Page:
What is Debris Netting?
Debris netting is a knitted mesh used to wrap buildings for safety of everyone who is near or apart of a hazard.
Managing Debris with Debris Netting
What is debris, and how can you manage it? In general, debris can be loose or scattered material, remains of something broken, leftovers of an event, natural or manmade, or any object that is not meant to be part of something permanently. However, the specific definition of debris will change depending on the context it is found in. For this article, we will be focusing on the types of debris found in construction and the potential injuries, and how you can manage the debris.
Building sites can be dangerous and chaotic. Materials, equipment, and tool are lying around, machinery moving about, vehicles entering and leaving, people working, etc., so it’s very easy for something to wrong. An individual might drop a hammer, lose their grasp on a door or drywall, or even a soon-to-be-installed window; the list goes on. Debris is actually specifically hazardous when dropping from a height. If you have worked on a construction site then you will have seen many situations of falling equipment or debris potentially causing injury or damage.
Fatalities are the ultimate unfortunate example of how hazardous debris can be, but it is a fact in the building and construction industry. Falling debris can lead to broken bones, bruises, concussions, traumatic brain injuries, lacerations, etc. Obviously, the health and well-being of workers and passer bys are of the utmost significance. Still, it is essential to discuss that accidents can result in penalties and fines, as well as work will often be shut down. At the same time, an investigation will be conducted and completed leading to a loss of time and an unmet deadline. However, if an active construction site is complying with all of the necessary standards and guidelines, these sorts of these incidents should be very low.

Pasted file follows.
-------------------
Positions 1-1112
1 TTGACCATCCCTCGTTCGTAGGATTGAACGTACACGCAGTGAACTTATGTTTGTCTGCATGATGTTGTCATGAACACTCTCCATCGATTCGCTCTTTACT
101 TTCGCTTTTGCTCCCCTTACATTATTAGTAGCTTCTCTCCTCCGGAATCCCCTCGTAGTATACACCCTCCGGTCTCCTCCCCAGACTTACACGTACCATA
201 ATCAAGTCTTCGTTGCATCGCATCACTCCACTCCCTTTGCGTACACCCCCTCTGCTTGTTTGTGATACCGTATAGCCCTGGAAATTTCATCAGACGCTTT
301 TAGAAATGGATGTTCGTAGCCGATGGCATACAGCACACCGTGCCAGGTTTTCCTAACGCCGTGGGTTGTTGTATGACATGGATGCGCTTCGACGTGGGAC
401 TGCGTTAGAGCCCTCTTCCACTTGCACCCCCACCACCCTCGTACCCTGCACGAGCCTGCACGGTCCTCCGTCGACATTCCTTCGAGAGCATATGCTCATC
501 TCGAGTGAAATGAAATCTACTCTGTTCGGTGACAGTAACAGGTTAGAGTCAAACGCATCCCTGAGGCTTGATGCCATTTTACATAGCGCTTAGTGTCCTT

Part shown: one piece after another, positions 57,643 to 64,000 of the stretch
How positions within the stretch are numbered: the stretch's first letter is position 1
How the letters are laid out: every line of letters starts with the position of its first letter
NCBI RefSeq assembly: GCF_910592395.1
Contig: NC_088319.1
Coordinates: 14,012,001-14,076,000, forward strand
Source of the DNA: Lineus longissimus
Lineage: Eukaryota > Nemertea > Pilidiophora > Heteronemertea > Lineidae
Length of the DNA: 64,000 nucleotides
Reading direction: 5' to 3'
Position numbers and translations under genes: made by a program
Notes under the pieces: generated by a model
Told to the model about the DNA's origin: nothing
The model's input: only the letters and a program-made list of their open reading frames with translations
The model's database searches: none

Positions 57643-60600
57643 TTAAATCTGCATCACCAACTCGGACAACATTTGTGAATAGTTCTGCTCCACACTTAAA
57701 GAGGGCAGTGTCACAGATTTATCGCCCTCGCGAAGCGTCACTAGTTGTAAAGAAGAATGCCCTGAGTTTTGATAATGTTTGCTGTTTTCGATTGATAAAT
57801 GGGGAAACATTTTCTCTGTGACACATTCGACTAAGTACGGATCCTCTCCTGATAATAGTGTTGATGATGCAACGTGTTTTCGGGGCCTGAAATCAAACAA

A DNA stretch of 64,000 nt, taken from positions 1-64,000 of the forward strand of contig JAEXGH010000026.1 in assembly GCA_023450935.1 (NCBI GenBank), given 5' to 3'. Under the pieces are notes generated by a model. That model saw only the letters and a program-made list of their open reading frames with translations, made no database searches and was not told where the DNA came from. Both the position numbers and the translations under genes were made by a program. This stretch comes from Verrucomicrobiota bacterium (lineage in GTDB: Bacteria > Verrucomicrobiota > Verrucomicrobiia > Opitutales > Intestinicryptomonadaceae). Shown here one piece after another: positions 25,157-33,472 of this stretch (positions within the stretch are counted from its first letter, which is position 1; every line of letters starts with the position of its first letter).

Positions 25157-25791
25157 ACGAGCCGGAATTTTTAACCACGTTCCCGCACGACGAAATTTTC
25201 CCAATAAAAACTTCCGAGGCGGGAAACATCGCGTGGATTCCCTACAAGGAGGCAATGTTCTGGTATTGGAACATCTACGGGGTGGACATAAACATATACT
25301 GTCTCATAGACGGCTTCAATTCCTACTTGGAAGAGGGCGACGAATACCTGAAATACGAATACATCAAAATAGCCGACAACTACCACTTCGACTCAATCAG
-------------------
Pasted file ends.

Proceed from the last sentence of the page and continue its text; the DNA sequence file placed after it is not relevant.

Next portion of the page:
One more facet of an active building site is that people will be more cautious or at least a little more aware of their setting while on or near the area. Workers can be more equiped, and pedestrians can reroute themselves if necessary. Debris ends up being threatening ominous when we don’t know it’s a possibility and aren’t anticipating to avoid it, which is more and more common.
It typically takes a very long time, usually years, to repair, replace, or demolish crumbling structures and just as long to complete a new construction project. So what can be done in the meantime to manage debris in both of these scenarios? Debris netting can be secured to scaffolding both vertically and horizontally to help prevent loose debris from leaving the working area or as a pedestrian canopy over any open or publicly accessible areas. Our debris netting can be purchased as panels or in rolls allowing for a more freeform installation around crumbling facades and structures. It can also be combined with our fall safety netting to provide an extra layer of protection when containing debris.
Debris is a threat in practically every situation, but its mishaps are virtually completely avoidable. There are outliers occasionally, but debris netting can save lives, save money, and save time when the appropriate measures are taken. Although everyone should be well aware of their environment, especially around building sites, it’s not always the case, so contractors, site managers, building owners, and safety officials should be proactive in stopping debris-related accidents by ensuring that the correct debris netting is installed from Fall Arrest Safety Nets.